Because yesterday has been the most successful day ever for my little blog project, and also August 2015 has been the month with the most visitors and page views – by far. All in all, more some 11,000 visitors created 16,000 page views during that period. Now, 11.000 visitors in a month is literally nothing compared to the numbers of big news outlets or super-successful blogs like Brainpickings – but Mappalicious is just my little fun project that I run on the side, while being a corporate manager, part-time coach/speaker, and of course husband and dad.

To me, it just feels incredible to be able to put my brilliant thoughts the brilliant thoughts of other people on this page so they can be found and read by friends and total strangers all over the world. I´m from this tiny town in Germany, and thanks to my participation in the Penn MAPP program, suddenly people from literally all over the world read my stuff. Isn’t that absolutely fantastic? Via the graph (click to enlarge) you can see where most of my page view came from this month. I find it absolutely staggering that, for instance, somebody in Jakarta will be able to read these lines once I´ve clicked on “submit” in a couple of minutes from now.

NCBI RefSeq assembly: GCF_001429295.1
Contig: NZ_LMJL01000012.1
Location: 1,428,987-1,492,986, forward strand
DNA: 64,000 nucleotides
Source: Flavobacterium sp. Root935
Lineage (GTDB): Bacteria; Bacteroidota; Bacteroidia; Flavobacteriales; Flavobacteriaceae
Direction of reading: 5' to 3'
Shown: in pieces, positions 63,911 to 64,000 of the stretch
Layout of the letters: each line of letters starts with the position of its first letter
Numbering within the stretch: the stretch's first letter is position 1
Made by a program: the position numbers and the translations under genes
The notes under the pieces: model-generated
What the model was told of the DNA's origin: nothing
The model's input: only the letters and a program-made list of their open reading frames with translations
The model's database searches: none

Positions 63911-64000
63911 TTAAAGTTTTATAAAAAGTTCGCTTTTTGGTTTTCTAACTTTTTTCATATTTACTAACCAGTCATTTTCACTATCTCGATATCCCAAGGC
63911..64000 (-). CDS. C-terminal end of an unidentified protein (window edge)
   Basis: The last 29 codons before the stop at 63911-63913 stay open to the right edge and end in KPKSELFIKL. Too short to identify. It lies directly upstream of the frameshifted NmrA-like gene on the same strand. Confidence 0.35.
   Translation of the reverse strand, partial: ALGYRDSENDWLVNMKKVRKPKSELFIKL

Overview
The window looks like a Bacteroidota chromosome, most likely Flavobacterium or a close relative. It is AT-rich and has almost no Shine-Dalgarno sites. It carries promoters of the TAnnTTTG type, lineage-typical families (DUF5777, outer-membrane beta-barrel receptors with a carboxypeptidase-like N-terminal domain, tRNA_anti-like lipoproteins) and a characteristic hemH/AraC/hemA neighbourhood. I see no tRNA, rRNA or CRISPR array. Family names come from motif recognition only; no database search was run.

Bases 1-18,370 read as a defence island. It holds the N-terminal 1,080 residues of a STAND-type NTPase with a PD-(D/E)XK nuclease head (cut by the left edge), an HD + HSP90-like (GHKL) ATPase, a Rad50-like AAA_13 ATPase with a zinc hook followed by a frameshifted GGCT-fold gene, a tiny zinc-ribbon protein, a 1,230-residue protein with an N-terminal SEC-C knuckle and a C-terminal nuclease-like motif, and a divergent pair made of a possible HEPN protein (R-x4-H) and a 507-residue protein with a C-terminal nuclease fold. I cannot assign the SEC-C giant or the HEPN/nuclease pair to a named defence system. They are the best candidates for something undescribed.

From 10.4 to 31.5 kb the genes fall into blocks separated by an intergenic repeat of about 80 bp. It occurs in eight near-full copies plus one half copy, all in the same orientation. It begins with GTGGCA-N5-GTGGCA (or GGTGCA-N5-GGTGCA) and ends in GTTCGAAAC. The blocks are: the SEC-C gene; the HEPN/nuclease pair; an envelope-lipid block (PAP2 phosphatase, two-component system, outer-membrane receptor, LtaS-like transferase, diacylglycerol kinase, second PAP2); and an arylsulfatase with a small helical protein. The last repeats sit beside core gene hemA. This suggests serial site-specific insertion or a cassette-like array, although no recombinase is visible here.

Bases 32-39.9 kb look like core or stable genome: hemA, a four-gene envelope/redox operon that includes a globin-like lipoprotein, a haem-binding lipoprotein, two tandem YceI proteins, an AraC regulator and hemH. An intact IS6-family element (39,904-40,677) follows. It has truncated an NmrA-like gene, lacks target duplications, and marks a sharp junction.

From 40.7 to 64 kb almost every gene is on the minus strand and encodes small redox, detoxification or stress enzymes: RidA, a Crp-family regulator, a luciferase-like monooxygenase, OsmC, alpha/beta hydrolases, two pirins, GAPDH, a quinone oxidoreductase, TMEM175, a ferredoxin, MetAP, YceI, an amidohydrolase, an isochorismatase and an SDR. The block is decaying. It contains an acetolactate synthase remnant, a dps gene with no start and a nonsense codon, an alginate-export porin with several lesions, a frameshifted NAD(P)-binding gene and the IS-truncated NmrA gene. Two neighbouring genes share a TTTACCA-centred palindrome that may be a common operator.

This is the true power and upside of the internet: giving those people a voice who otherwise would not be heard.